A consortium which includes Urenco has been awarded funding from the UK Government Department for Business, Energy & Industrial Strategy (BEIS) to develop a hydrogen storage solution.

The 7.7 million in funding is from the BEIS £1 billion Net Zero Innovation Portfolio.

The HyDUS project, run by the consortium, will produce a hydrogen storage demonstrator chemically bonded to depleted uranium (U-238) in metal hydride form (UH3).

The consortium is composed of EDF UK R&D, University of Bristol, the UK Atomic Energy Authority (UKAEA) and Urenco.

David Fletcher, Head of Business Development at Urenco, said:

“We are proud to be a part of this exciting project which brings together proven fusion technology and a potential commercial use for Urenco’s stock of depleted uranium Tails to develop a sustainable, low carbon energy storage solution for the emerging hydrogen economy.”

Minister for Climate Graham Stuart said:

“Accelerating renewables is key to boosting our energy resilience. Energy storage helps us get the full benefit of these renewables, improving efficiency and helping drive down costs in the long term.

“This £32.9 million government backing will enable green innovators across the UK to develop this technology, helping create new jobs and encouraging private investment, while also safeguarding the UK’s energy security.”

Storing excess energy for longer periods, which is low carbon, could bring down the cost of net zero and help to mitigate periods of low energy generation, such as when there is low wind.  This has traditionally been done with fossil fuels, natural gas in particular, which can be stored in bulk and provide a flexible source of electricity to meet the peak demands of UK homes.  However, new technology is now required to store low-carbon generation sources when they are being produced in excess.

HyDUS will see the chemical storage of hydrogen at ambient conditions through the reversible formation of heavy-metal hydride compounds.

One of the architects behind the HyDUS technology, Professor Tom Scott said:

“The hydride compounds that we’re using can chemically store hydrogen at ambient pressure and temperature but remarkably they do this at twice the density of liquid hydrogen. The material can also quickly give-up the stored hydrogen simply by heating it, which makes it a wonderfully reversible hydrogen storage technology.”

David added:

“We firmly believe that hydrogen production is key to the net zero transition, especially for difficult to decarbonise and heavy industries and bulk transport which cannot be electrified. In fact, independent research commissioned by Urenco,  shows that producing hydrogen through a combination of nuclear and renewables can cut costs and reduce emissions in a net zero energy system by 2050.”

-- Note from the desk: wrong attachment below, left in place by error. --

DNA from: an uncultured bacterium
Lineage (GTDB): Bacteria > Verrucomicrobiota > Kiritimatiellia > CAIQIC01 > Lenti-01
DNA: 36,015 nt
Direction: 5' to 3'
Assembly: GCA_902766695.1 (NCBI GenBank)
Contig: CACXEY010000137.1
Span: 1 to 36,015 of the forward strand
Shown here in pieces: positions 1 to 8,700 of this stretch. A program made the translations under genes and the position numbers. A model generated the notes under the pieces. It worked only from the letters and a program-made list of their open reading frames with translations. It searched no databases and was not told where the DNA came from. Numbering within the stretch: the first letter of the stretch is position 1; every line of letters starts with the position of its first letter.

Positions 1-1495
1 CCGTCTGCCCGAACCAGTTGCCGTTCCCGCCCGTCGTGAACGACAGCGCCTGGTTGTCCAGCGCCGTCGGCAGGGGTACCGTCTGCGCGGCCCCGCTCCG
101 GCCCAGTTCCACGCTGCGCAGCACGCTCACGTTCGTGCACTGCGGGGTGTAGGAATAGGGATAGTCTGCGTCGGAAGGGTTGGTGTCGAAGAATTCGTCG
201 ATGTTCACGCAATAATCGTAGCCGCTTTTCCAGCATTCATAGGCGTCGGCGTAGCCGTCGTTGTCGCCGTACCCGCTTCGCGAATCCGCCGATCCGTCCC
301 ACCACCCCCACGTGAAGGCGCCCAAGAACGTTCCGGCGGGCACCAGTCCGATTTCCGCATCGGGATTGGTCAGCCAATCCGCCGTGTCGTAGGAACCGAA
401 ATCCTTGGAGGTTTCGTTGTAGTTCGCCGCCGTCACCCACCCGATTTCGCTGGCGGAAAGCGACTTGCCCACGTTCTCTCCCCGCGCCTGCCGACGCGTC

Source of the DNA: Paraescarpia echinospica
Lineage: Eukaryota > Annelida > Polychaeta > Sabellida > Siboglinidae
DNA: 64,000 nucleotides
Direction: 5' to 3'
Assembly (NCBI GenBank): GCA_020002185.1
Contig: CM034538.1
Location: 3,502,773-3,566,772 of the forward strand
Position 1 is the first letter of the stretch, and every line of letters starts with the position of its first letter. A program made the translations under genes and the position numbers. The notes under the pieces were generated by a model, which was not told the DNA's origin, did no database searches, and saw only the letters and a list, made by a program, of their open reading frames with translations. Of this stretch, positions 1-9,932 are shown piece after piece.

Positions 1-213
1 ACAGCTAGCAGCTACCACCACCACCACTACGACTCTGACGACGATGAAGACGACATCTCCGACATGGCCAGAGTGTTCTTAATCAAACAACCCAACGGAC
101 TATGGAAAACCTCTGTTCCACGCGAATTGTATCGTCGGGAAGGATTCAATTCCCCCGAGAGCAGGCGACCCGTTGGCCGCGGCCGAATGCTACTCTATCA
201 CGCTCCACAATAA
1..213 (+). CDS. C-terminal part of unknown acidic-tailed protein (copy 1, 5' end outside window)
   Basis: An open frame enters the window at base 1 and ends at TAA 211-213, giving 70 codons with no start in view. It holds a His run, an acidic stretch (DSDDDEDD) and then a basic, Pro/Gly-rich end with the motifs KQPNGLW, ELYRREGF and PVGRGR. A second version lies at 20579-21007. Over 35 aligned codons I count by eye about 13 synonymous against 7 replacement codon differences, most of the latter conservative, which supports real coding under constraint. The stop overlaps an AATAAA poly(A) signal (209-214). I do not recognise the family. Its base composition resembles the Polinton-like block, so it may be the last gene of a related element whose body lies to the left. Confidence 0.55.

The HyDUS project will deliver a modular demonstrator system within the next 24 months with an ambition to initially install the technology on nuclear sites, thereby enhancing the profitability of nuclear power stations that run 24-7. Later, however it is hoped that the technology could be more widespread, and used to support transport and heavy industries such as aluminium and steel smelting.

This funding has been made available from the government’s £1 billion Net Zero Innovation Portfolio, which looks to accelerate the commercialisation of low-carbon technologies and systems.


About Urenco’s role in the project
As a project partner, Urenco will contribute depleted uranium material also known as tails, which is made as a by-product of the uranium enrichment process. Following the successful project demonstration, Urenco will contribute to the commercial implementation of this innovative hydrogen storage technology.

About the Department for Business, Energy & Industrial Strategy
Leading economy-wide transformation by backing enterprise and long-term growth, generating cheaper, cleaner, homegrown energy and unleashing the UK as a science superpower through innovation.

This funding has been made available from the Longer Duration Energy Storage Demonstration (LODES) Stream 2- Phase 2 competition, part of the Government’s £1 billion Net Zero Innovation Portfolio, which looks to accelerate the commercialisation of low-carbon technologies and systems.

Nic Brunetti
Senior Communications Officer, Urenco
0151 67641